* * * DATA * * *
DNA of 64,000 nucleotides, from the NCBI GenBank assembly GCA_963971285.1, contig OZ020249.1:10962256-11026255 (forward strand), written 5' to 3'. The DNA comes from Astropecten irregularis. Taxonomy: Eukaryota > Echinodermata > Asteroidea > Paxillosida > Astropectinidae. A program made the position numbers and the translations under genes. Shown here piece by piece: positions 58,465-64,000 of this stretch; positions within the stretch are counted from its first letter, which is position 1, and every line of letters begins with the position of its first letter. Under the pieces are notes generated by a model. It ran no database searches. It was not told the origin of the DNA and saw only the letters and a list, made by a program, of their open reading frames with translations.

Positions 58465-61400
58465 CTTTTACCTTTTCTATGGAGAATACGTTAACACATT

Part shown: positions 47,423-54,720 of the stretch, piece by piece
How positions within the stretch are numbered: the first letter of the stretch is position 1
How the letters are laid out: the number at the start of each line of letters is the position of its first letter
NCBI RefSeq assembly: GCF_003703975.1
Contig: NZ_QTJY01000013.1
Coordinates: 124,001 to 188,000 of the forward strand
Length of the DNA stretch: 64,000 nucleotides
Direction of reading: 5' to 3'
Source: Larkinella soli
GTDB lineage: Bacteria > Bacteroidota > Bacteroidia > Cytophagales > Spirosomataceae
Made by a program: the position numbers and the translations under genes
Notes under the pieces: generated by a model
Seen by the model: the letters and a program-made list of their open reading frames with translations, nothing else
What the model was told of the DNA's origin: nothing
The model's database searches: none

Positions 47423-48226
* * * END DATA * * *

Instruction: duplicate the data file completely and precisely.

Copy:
DNA of 64,000 nucleotides, from the NCBI GenBank assembly GCA_963971285.1, contig OZ020249.1:10962256-11026255 (forward strand), written 5' to 3'. The DNA comes from Astropecten irregularis. Taxonomy: Eukaryota > Echinodermata > Asteroidea > Paxillosida > Astropectinidae. A program made the position numbers and the translations under genes. Shown here piece by piece: positions 58,465-64,000 of this stretch; positions within the stretch are counted from its first letter, which is position 1, and every line of letters begins with the position of its first letter. Under the pieces are notes generated by a model. It ran no database searches. It was not told the origin of the DNA and saw only the letters and a list, made by a program, of their open reading frames with translations.

Positions 58465-61400
58465 CTTTTACCTTTTCTATGGAGAATACGTTAACACATT

Part shown: positions 47,423-54,720 of the stretch, piece by piece
How positions within the stretch are numbered: the first letter of the stretch is position 1
How the letters are laid out: the number at the start of each line of letters is the position of its first letter
NCBI RefSeq assembly: GCF_003703975.1
Contig: NZ_QTJY01000013.1
Coordinates: 124,001 to 188,000 of the forward strand
Length of the DNA stretch: 64,000 nucleotides
Direction of reading: 5' to 3'
Source: Larkinella soli
GTDB lineage: Bacteria > Bacteroidota > Bacteroidia > Cytophagales > Spirosomataceae
Made by a program: the position numbers and the translations under genes
Notes under the pieces: generated by a model
Seen by the model: the letters and a program-made list of their open reading frames with translations, nothing else
What the model was told of the DNA's origin: nothing
The model's database searches: none

Positions 47423-48226